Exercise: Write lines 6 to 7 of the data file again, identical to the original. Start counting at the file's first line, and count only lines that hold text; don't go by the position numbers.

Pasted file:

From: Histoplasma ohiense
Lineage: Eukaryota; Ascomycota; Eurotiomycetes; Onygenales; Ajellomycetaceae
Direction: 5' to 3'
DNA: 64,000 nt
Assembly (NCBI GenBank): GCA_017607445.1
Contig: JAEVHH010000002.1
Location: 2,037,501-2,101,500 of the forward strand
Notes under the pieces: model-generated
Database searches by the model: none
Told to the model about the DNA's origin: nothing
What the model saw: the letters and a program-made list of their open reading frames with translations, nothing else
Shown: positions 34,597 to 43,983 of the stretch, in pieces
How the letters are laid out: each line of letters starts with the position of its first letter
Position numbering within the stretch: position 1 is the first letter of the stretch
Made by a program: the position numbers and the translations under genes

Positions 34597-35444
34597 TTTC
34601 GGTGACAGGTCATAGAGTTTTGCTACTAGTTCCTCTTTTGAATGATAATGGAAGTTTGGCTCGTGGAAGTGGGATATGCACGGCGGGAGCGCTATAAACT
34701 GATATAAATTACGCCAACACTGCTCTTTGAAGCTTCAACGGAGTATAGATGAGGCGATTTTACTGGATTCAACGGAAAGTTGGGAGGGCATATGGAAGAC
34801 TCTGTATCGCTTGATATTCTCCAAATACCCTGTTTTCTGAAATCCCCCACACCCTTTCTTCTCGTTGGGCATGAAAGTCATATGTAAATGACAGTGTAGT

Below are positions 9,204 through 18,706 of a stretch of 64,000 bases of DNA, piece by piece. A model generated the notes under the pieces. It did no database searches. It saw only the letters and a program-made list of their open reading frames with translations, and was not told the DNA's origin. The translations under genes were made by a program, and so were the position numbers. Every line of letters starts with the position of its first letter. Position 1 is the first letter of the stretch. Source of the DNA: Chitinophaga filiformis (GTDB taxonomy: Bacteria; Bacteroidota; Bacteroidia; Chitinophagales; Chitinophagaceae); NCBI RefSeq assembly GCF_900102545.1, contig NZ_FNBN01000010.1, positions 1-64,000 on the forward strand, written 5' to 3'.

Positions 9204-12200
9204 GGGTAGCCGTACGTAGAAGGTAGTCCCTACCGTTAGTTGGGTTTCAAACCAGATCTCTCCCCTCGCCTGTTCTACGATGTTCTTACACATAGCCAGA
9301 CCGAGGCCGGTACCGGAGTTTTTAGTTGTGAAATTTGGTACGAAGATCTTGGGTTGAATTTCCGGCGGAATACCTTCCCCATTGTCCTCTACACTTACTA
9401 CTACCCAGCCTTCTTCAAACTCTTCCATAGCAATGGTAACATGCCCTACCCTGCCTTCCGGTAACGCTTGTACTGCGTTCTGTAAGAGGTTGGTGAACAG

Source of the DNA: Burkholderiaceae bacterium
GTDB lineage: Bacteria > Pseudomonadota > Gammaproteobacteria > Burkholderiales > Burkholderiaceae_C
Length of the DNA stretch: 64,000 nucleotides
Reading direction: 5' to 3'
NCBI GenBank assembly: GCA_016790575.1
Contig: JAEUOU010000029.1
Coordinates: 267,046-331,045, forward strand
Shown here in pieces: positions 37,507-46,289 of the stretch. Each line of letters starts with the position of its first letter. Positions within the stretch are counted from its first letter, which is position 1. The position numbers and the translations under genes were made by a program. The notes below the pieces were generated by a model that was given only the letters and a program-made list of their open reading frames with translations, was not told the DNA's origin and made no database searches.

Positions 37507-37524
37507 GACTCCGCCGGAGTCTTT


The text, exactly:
Contig: JAEVHH010000002.1
Location: 2,037,501-2,101,500 of the forward strand